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Duke Program Aims to Help Male Students Eradicate ‘Toxic Masculinity’

A program at Duke University is asking male students to eradicate their “toxic masculinity.”

Duke University is looking for 15 male students to participate in a nine-week program that aims to  “destabilize masculine privilege” and “interrogate masculinity.” The program, which is entitled the “Men’s Project,” is now in its second year and seeks to help male students engage in the process of “unlearning violence.”

“There is a misinformed narrative that gender equity and feminism hurts men,” a description of the program suggests, adding that “through conversations on the limits of masculinity and healthy alternatives we demonstrate that men have much to gain.”

A Facebook page for the program describes the initiative as an opportunity for male students to engage in conversations about gender oppression.

The Duke Men’s Project is an initiative to call men in to conversations about feminism and gender oppression. It aims to create a space of brotherhood and fellowship dedicated to interrogating male privilege and patriarchy as it exists in our lives, our campus and our society. Our intention is to rework current narratives of masculinity for a healthier alternative; one that is inclusive, equitable and positive. There is a misinformed narrative that gender equity and feminism hurts men, but through conversations on the limits of masculinity and healthy alternatives we demonstrate that men have much to gain.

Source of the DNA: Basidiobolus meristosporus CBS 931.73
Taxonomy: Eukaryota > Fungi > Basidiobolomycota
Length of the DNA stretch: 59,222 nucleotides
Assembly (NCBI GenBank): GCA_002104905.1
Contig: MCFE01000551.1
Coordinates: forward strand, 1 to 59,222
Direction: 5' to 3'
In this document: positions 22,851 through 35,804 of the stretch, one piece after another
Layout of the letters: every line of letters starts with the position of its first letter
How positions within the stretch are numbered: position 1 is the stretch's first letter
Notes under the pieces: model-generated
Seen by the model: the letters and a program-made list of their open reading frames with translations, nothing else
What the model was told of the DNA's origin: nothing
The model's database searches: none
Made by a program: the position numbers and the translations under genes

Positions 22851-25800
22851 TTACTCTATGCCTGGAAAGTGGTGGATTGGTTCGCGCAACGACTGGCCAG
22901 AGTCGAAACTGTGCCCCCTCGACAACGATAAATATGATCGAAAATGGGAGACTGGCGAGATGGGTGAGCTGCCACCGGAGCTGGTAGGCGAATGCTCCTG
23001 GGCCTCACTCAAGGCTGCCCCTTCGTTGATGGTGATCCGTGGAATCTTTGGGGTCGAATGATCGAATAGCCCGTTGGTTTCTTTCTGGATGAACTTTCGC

The project is a nine-week effort, where “a group of 15 male-identified students [will] unpack expressions of masculinity through a feminist lens.” Participants in the program will go on to study concepts linked to “male privilege,” such as pornography and “rape culture,” before moving on to the important notion that men take up too much societal space and leave little room for women.

 The Learning Community discusses masculinity while understanding how it exists under multiple spheres of oppression (like patriarchy, white supremacy, heterosexism, cissexism, and rape culture). We also hold larger talks and discussions for all genders to engage with conversations that are linked to masculinity and male privilege. Past events have focused on pornography and rape culture, male privilege and taking up space, and gender disparities in emotional labor.

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